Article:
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Steep increase in faith hate crime against Hindus and Sikhs in UK
September 08, 2005 14:00 IST
Instances of faith hate crime against Hindus and Sikhs have increased sharply in London since the July 7 bombings, the Hindu Forum of Britain has claimed.
There were as many as 932 instances of such hate crimes against Indians, predominantly Hindus and Sikhs, as opposed to approximately 600 instances of faith hate crimes against Pakistani and Bangladeshi Muslims, Ramesh Kallidai, secretary general of the forum said on Wednesday evening.
Kallidai said leaders of the forum met the assistant commissioner of the Metropolitan police, Tarique Ghaffour on Tuesday and brought to his notice the increased vulnerability of the Hindu community to faith hate crimes and expressed concern over absence of government recognition of the issue.
Hindu leaders felt that most instances of hate crime against the community were perpetrated because of mistaken dentity during the backlash after 7/7.
"As Asians, we all look the same and are equally vulnerable to any backlash," Kallidai said at the special meeting organised by the forum and the metropolitan police hindu association.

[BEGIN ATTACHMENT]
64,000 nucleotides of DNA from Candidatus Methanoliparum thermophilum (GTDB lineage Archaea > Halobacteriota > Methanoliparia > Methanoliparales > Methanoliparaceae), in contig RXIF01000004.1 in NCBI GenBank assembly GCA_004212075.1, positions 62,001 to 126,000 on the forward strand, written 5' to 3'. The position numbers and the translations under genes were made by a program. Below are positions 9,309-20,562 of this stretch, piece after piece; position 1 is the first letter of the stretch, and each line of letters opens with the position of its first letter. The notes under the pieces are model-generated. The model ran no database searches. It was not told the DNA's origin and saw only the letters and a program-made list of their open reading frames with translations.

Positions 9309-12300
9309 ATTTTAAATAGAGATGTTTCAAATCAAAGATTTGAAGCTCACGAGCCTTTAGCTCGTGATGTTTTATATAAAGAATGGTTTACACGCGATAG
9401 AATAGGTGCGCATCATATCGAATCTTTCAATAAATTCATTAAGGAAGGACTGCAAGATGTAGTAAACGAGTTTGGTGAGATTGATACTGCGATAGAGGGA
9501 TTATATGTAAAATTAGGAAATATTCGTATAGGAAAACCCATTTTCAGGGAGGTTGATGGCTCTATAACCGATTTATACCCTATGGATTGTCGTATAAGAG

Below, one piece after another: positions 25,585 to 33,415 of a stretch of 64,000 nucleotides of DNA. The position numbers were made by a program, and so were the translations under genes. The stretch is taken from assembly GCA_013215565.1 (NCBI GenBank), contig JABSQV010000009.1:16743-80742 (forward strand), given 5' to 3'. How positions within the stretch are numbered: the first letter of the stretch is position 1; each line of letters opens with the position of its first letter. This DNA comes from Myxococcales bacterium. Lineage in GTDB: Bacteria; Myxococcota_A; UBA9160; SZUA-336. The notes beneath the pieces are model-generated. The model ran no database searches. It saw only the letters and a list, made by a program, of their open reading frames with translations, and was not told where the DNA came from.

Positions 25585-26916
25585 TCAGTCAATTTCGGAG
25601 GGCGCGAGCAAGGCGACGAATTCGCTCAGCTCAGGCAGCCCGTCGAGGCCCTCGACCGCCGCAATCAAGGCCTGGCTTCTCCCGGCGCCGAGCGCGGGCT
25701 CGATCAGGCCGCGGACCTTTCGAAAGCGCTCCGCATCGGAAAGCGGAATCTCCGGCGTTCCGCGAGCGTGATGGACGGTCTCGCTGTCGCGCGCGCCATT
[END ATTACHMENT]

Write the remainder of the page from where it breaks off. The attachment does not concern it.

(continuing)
"However, our greatest concern is that there is no official recognition yet that Hindus and Sikhs are more vulnerable than the Muslim community," he said.
"Even worse is the fact that there has been very low levels of government engagement with our communities to understand what effect such high levels of hate crime is having on our confidence in the Criminal Justice System. Very little effort is being made to help our community to increase levels of hate crime reporting and offering voluntary support to victims of hate crime," he added.
In June, there were only 3 instances of faith hate crime against Hindus and Sikhs but now there are more Hindu and Sikh victims of hate crime in the capital than Muslims, Kallidai said.
Arjan Vekaria, chair of the Hindu Forum Security Committee, said, "even though the level of hate crime against our community has increased so dramatically, there have been very few prosecutions."
The forum had invited over 25 organisations to the meeting with the assistant commissioner.